The 2nd Sunday of Advent – A – December 4, 2022
Lectionary Readings:  Isaiah 11:1-10; Ps.71:1-2.7-8.12-13.17; Romans 15:4-9; Matt. 3:1-12
Theme: Repent and prepare

The call for repentance in today’s gospel reminds me of a favorite song which goes: “Come back to me with all your heart, don’t let fear keep us apart.” The song, written by an American Roman Catholic and at-the-time Benedictine monk Gregory Norbet, is titled “Hosea (Come Back to Me)”; it is based on Hosea 14:1 which says:  “Return, O Israel, to the Lord your God, for you have stumbled because of your iniquity”.

John’s call to repent echoes not only that of Hosea but also that of many other prophets in the Hebrew Scriptures who called God’s people to repent. Among the prophets who have urged the people to go away from idolatry and all kinds of sins especially acts of injustice and inequity are Jeremiah (Jer 3:6-4:4), Ezekiel (Ez 18:30-32) and Isaiah (Isa 1:15-31).  

According to My Jewish Learning, repentance in the Jewish tradition is called teshuvah, a Hebrew word translated as “returning” especially to the path of righteousness.  It is a process which as laid out by Maimonides, includes three stages: confession, regret and a vow not to repeat the misdeed. The true penitent, Maimonides says, is the one who finds himself with the opportunity to commit the same sin again yet declines to do so.  As for sin against others, there is a need for restitution. For example, the teshuvah following theft, can only be considered done with the return of the stolen property.

In the Gospel, John also points to the need to acknowledge our sins and to do something special “to bear good fruit.”  Unlike the call of the prophets, however, there is a new note of urgency in the call for repentance.  It is a “now or never opportunity” for “the kingdom of heaven is at hand.”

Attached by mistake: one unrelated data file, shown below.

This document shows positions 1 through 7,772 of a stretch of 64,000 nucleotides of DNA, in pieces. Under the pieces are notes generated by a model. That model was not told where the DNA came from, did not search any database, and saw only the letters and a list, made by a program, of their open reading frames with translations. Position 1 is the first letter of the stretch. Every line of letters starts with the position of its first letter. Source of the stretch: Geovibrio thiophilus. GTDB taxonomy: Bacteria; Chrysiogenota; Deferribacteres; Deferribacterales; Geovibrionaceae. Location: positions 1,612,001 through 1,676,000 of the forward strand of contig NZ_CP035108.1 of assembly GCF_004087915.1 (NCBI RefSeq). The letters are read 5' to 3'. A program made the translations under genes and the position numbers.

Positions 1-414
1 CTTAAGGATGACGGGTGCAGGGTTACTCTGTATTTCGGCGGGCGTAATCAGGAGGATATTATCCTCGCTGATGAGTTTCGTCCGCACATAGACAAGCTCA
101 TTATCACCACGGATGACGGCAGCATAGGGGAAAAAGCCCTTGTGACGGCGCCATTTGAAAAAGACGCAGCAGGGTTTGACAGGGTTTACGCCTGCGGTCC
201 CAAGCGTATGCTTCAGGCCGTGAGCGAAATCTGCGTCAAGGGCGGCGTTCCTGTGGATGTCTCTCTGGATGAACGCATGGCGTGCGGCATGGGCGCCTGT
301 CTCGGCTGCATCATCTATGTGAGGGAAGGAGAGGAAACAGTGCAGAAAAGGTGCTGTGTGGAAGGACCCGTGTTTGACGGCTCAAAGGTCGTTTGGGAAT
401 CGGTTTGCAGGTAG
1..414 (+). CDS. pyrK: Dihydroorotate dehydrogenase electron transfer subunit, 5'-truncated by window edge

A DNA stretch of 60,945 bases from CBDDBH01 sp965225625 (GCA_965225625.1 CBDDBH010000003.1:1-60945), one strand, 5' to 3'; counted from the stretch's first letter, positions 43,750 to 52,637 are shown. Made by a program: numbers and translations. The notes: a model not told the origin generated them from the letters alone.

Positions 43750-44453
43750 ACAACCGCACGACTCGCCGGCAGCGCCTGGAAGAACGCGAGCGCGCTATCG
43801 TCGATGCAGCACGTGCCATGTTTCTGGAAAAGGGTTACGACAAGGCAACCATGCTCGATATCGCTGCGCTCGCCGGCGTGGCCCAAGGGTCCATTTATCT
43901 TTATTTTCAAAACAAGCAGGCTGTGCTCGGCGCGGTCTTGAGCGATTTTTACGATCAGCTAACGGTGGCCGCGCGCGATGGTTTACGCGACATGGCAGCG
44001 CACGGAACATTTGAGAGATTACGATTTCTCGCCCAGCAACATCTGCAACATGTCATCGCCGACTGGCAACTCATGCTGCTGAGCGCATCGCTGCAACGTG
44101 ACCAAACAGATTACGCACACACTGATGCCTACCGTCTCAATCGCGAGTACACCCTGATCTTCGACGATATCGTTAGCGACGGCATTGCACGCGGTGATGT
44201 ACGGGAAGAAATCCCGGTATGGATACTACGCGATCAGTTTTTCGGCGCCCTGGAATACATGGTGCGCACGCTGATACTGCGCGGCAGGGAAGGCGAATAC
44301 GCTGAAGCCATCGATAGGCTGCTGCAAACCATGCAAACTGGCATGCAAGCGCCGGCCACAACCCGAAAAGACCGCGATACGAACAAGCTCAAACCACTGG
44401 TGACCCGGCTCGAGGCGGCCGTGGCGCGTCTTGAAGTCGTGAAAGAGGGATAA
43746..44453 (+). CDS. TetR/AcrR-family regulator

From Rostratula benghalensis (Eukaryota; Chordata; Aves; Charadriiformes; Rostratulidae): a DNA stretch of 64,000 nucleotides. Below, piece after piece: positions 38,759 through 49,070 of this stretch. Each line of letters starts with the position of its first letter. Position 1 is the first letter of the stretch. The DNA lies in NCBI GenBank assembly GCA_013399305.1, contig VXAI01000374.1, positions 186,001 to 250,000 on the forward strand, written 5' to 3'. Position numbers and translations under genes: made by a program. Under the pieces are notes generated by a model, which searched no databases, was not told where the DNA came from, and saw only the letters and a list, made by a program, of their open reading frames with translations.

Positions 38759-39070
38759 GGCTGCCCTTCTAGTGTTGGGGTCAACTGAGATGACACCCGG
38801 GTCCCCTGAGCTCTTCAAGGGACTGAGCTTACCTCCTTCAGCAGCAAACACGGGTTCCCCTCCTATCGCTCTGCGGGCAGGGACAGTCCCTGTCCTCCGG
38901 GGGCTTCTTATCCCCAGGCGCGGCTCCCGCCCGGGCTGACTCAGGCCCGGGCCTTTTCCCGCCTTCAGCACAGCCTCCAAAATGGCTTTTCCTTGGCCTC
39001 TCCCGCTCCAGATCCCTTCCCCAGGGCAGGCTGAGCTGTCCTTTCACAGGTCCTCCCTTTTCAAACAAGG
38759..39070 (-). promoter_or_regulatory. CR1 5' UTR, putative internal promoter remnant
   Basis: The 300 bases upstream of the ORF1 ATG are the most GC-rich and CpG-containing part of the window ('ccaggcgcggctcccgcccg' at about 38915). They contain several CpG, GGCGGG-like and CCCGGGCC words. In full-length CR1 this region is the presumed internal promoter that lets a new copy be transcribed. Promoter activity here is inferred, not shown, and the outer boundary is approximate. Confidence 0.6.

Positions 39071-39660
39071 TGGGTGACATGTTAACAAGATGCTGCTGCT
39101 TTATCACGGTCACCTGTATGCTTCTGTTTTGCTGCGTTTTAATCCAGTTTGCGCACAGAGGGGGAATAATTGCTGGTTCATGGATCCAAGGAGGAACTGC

What can the penitent do to bear good fruit?   I think the First Reading provides some answers.  The “stump from Jesse” which Christians interpret as Jesus Christ, is described as one filled with the spirit of the Lord, who fears the Lord  and who walks with justice and  faithfulness. And with him, there is harmony and peace among all of God’s animal and human creations.  The message is of hope for the coming of righteousness, justice, harmony and peace. 

 Thus, a Christian’s act of repenting to return to the Lord’s righteousness, among others, will include efforts to promote justice and faithfulness; and to be a peacemaker.  This is more easily said than done in a world still having wars, killings and injustices. Still we are full of hope when we sing the closing verses of “Hosea” song: “Long have I waited for your coming, home to me and living deeply our new life.”     

For Reflection and Discussion: 1.Recalling what you have recently said and done, of what should you be repenting, if any? And what then do you need to do? 2. How can you help promote justice and peace in your community or wherever you are now? 

BibliographyFrance, R.T., The New International Commentary on the New Testament: The Gospel of Matthew, (Michigan, 2007);

This week’s Sunday Liturgy Commentary was prepared by
Minerva Generalao, Philippines, Bat Kol Alumna July 2014


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